Still, the Rockies continue to be flummoxed by their historic problem -- pitching. And rather than simply find new pitchers, they may need to address some of their issues internally.
Catcher Wilin Rosario is a poor game caller; the Rockies tried but failed to sign free agents Brian McCann and Carlos Ruiz last offseason, then could not execute their plan of moving Rosario to the outfield.
In addition, rival scouts say the Rockies’ pitchers are poorly prepared, with one cracking, “They pitch not to hitters’ weaknesses but hitters’ strengths.”
Pitching coach Jim Wright is not fully to blame, not with the Rockies using so many inexperienced pitchers and facing the usual challenges of run prevention in Colorado.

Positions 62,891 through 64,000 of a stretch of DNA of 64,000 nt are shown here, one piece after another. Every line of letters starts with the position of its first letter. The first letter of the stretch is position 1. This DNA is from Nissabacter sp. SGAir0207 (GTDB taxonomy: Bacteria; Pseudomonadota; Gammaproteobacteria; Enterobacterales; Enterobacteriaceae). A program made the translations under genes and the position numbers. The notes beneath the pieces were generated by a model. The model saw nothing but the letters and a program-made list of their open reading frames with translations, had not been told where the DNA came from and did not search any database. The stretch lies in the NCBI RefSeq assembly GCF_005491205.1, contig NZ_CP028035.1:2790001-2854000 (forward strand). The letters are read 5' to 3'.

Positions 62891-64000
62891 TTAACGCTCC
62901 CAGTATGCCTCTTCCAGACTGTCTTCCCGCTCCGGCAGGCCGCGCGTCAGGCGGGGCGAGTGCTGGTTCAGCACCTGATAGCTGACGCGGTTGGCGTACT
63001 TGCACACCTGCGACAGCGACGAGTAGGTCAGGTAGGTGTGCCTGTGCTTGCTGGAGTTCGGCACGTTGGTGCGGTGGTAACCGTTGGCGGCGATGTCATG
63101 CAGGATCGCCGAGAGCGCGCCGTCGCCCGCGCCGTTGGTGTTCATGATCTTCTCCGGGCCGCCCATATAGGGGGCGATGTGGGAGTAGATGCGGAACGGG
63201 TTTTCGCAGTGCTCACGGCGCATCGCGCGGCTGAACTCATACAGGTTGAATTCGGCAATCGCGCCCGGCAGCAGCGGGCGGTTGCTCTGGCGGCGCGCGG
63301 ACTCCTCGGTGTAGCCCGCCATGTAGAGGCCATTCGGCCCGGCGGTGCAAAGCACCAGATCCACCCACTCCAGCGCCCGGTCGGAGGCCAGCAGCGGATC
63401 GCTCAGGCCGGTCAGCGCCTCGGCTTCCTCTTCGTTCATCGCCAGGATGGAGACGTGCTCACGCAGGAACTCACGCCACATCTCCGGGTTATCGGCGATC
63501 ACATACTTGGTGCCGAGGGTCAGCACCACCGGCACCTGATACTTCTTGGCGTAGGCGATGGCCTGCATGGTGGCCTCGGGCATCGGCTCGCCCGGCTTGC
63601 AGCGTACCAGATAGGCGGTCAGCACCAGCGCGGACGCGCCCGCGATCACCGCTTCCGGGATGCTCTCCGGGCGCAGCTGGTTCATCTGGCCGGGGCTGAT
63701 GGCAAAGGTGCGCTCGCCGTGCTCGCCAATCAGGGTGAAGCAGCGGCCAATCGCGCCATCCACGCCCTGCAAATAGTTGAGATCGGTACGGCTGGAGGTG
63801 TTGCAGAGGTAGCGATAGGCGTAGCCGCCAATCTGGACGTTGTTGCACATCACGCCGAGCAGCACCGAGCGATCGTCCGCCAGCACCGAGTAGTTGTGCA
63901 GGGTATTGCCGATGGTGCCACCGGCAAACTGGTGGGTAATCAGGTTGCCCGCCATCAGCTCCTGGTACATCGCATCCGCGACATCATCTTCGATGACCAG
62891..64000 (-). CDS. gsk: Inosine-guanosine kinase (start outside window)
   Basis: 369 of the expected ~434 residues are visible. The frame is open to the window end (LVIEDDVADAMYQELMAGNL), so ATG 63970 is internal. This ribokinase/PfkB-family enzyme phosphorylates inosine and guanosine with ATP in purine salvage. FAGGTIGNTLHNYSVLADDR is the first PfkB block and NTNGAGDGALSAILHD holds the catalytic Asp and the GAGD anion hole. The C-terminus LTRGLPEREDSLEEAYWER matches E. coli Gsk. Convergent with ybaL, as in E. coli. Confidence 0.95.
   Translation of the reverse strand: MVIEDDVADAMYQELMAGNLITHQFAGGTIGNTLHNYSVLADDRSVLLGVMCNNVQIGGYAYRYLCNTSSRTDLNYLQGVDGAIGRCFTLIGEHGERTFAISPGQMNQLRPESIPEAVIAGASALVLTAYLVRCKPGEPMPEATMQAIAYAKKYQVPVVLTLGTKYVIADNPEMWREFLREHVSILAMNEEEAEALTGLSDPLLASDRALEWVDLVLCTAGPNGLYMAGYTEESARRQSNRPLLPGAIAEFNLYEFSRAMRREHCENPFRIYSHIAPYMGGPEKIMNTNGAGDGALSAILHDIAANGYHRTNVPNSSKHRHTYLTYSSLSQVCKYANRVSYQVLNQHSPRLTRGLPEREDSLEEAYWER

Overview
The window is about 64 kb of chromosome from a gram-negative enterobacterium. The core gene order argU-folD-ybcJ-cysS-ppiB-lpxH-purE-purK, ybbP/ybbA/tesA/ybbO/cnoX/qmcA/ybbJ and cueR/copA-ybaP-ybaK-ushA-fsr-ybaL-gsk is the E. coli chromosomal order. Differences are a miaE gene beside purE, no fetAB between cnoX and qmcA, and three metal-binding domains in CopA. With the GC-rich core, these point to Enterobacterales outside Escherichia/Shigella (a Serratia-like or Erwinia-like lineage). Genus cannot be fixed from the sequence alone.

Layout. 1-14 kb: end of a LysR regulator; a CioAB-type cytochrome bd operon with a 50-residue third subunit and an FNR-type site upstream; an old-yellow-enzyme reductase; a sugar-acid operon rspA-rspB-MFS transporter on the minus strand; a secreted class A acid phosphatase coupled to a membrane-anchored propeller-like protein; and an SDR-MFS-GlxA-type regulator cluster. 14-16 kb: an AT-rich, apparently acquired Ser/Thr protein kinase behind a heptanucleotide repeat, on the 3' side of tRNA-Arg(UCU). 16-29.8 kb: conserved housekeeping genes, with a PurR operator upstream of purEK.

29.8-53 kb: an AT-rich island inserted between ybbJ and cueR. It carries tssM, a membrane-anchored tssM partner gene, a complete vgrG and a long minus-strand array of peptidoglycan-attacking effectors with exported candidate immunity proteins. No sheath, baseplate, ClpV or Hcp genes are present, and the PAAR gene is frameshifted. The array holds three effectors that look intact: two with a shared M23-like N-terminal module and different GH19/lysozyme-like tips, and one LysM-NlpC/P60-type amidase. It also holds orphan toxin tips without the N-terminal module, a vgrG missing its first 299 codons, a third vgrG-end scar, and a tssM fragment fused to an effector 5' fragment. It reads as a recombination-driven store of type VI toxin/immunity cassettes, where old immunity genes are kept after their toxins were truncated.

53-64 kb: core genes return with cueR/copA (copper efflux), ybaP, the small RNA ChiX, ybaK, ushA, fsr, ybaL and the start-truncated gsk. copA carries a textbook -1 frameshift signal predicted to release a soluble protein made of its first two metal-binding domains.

But where are the Rockies going?
They likely will need to make left-hander Jorge De La Rosa a qualifying offer at the end of the season with the idea of bringing back their one pitcher who has a history of success at Coors Field. The team also holds a $12 million option on oft-injured lefty Brett Anderson, but will it be willing to take that gamble?
Right-handed prospects Eddie Butler and Jonathan Gray could form the future top of the rotation, but Butler remains on the DL with right shoulder inflammation, joining righties Jhoulys Chacin (shoulder), Tyler Chatwood (elbow) and Jordan Lyles (fractured left hand).
Top free-agent pitchers are not eager to sign with Colorado, and the Rockies probably do not want to pay for them, anyway. It all adds up to the same old problem of trying to build a successful pitching staff at Coors.
The Rubik’s Cube of baseball remains unsolved.
THE DODGERS’ GROWING ROTATION NEED